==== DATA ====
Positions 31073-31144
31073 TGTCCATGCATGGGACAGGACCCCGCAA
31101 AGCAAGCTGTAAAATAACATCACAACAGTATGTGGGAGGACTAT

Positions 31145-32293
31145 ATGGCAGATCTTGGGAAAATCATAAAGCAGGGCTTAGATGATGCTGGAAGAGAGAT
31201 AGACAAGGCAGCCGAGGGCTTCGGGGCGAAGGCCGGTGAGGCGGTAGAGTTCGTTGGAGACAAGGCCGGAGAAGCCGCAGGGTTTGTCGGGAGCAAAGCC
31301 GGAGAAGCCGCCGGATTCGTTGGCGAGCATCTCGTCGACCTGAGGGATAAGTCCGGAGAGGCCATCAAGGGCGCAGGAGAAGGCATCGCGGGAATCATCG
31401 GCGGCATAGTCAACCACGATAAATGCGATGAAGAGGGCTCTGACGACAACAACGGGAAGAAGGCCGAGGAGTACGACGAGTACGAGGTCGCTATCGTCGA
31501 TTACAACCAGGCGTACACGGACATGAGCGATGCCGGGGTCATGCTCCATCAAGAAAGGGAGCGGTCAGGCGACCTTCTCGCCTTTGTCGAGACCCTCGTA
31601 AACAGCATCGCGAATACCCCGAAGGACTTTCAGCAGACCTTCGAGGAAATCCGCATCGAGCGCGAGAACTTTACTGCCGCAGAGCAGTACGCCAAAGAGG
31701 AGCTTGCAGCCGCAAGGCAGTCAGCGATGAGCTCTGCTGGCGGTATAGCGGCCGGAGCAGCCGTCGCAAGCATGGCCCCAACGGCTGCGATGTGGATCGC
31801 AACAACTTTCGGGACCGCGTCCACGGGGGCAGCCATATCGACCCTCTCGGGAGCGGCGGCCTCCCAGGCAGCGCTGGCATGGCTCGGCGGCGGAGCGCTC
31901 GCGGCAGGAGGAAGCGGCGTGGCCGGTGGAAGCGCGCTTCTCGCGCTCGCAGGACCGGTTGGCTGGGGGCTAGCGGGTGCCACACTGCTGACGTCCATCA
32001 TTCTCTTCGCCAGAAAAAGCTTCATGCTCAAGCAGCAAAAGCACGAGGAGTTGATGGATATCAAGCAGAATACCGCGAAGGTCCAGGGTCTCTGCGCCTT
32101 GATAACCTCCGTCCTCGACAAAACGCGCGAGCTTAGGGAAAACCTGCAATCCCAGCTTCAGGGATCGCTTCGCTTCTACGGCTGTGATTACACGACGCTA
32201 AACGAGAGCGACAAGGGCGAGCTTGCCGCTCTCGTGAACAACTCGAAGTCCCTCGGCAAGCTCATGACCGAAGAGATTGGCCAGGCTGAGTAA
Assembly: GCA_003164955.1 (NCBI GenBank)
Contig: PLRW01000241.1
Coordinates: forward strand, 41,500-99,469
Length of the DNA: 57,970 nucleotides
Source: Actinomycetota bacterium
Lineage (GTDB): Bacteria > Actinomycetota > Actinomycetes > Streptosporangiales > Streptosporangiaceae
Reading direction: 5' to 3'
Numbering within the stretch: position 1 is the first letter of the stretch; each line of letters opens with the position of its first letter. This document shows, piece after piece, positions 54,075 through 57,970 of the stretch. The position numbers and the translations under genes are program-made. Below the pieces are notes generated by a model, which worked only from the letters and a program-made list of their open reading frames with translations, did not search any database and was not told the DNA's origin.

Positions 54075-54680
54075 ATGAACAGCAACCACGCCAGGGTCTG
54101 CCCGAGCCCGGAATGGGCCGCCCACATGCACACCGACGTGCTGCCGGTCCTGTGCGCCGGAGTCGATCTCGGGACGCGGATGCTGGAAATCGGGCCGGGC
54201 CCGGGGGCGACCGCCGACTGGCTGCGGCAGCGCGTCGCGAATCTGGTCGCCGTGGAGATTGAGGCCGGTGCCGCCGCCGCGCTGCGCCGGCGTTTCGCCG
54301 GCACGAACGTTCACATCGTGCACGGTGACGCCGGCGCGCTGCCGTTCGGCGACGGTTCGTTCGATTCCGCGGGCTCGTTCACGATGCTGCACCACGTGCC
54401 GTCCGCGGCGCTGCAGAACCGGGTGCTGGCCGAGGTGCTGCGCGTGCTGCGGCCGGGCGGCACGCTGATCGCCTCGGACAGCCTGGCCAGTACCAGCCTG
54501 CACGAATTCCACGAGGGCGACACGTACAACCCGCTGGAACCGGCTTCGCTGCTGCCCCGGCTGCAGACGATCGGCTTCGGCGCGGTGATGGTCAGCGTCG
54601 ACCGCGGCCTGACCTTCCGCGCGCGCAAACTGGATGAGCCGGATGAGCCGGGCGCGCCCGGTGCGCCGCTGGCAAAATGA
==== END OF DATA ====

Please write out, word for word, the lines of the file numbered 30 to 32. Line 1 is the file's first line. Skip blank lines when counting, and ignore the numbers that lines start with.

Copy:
54401 GTCCGCGGCGCTGCAGAACCGGGTGCTGGCCGAGGTGCTGCGCGTGCTGCGGCCGGGCGGCACGCTGATCGCCTCGGACAGCCTGGCCAGTACCAGCCTG
54501 CACGAATTCCACGAGGGCGACACGTACAACCCGCTGGAACCGGCTTCGCTGCTGCCCCGGCTGCAGACGATCGGCTTCGGCGCGGTGATGGTCAGCGTCG
54601 ACCGCGGCCTGACCTTCCGCGCGCGCAAACTGGATGAGCCGGATGAGCCGGGCGCGCCCGGTGCGCCGCTGGCAAAATGA